Durham District Attorney’s Office Connects with Victims during COVID-19

August 27, 2020

As court operations in Durham County and across North Carolina were reduced due to the COVID-19 pandemic, many court dates were rescheduled, creating uncertainty for victims with pending criminal matters. This uncertainty was especially acute for survivors of domestic violence, who sometimes rely on a court intervention for their safety.

Staff at the Durham County District Attorney’s Office Special Victims Unit realized this concern and began dedicating countless hours to increase their communication with victims and keep their cases moving.

Understanding the importance of human connection, Assistant District Attorney Joshua Sotomayor teamed up with Amanda Murphy, an intern in the office, to call more than 400 victims in domestic violence cases with court dates coming up this summer.

The pair checked in with each person about the status of their case and whether they continued to experience abuse, explained how the pandemic was affecting court operations, and shared local domestic violence resources, including how to start the process of seeking a protective order if needed. In instances where more discussion was necessary, they even invited victims to the office for socially distanced follow-up meetings to determine what should happen with their cases.

Sotomayor and Murphy have taken every measure to reach domestic violence victims during this time of instability, provide them with proper notice before action is taken in their cases, and ensure their cases are not dismissed simply because they could not come to court.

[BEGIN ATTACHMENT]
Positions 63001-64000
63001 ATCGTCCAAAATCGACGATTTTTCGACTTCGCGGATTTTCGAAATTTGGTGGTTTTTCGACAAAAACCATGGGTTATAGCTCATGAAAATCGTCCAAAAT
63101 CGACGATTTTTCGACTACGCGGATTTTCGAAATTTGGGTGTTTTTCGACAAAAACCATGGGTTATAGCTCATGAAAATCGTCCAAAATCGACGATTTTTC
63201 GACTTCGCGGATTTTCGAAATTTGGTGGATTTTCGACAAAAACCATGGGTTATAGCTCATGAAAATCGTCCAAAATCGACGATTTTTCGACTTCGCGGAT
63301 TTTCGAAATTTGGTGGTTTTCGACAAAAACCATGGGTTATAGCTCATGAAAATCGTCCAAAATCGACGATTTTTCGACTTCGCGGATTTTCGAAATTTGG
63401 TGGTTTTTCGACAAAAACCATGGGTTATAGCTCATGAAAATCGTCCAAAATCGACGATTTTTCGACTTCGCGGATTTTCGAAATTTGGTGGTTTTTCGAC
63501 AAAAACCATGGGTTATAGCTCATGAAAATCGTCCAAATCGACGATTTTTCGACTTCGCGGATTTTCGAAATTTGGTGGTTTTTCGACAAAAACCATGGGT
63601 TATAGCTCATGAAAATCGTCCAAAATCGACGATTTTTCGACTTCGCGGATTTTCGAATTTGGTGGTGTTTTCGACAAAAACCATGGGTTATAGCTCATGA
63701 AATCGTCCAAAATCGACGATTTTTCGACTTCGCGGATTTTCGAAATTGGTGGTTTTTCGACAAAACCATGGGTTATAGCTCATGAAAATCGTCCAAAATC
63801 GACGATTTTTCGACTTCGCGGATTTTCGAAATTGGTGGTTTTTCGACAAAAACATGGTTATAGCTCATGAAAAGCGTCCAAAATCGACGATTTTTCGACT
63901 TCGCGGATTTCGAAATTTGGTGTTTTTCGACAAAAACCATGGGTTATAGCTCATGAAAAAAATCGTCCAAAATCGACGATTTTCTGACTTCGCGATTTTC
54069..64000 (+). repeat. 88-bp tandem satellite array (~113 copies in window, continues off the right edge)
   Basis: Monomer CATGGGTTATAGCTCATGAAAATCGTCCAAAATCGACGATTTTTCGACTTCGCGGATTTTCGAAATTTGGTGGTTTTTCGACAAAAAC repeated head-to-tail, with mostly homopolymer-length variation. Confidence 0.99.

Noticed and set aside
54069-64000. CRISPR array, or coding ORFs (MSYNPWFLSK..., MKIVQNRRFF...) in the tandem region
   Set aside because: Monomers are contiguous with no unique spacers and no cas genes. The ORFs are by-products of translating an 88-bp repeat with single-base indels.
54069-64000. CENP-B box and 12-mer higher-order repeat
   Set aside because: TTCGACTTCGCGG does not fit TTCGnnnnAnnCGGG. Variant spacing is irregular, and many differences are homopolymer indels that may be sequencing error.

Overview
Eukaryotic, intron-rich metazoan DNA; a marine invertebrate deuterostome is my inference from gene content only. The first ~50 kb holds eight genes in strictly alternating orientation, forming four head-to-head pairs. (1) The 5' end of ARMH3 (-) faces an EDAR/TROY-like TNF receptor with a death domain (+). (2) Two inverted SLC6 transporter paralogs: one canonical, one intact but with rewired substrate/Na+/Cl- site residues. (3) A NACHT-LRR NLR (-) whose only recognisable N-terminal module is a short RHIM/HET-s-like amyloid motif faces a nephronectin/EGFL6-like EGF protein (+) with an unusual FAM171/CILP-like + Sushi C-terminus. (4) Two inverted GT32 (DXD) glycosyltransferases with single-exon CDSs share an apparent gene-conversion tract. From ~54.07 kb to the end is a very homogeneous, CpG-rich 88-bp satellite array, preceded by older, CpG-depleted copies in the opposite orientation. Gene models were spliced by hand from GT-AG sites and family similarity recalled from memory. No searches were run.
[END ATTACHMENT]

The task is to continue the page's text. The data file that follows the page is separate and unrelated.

For victims who could not be reached by phone, they also sent notice by mail of times they could visit the District Attorney’s Office (without appointment) for a consultation before their case went before a judge. In addition to providing critical information and connecting survivors of abuse to important resources, these efforts have helped the Special Victims Unit begin to resolve a backlog of cases delayed by the pandemic.

This story is an edited version of a submission provided by the Durham County District Attorney’s Office as part of an ongoing series about how communities are adapting to the COVID-19 world. To share your story, check out our submission form.

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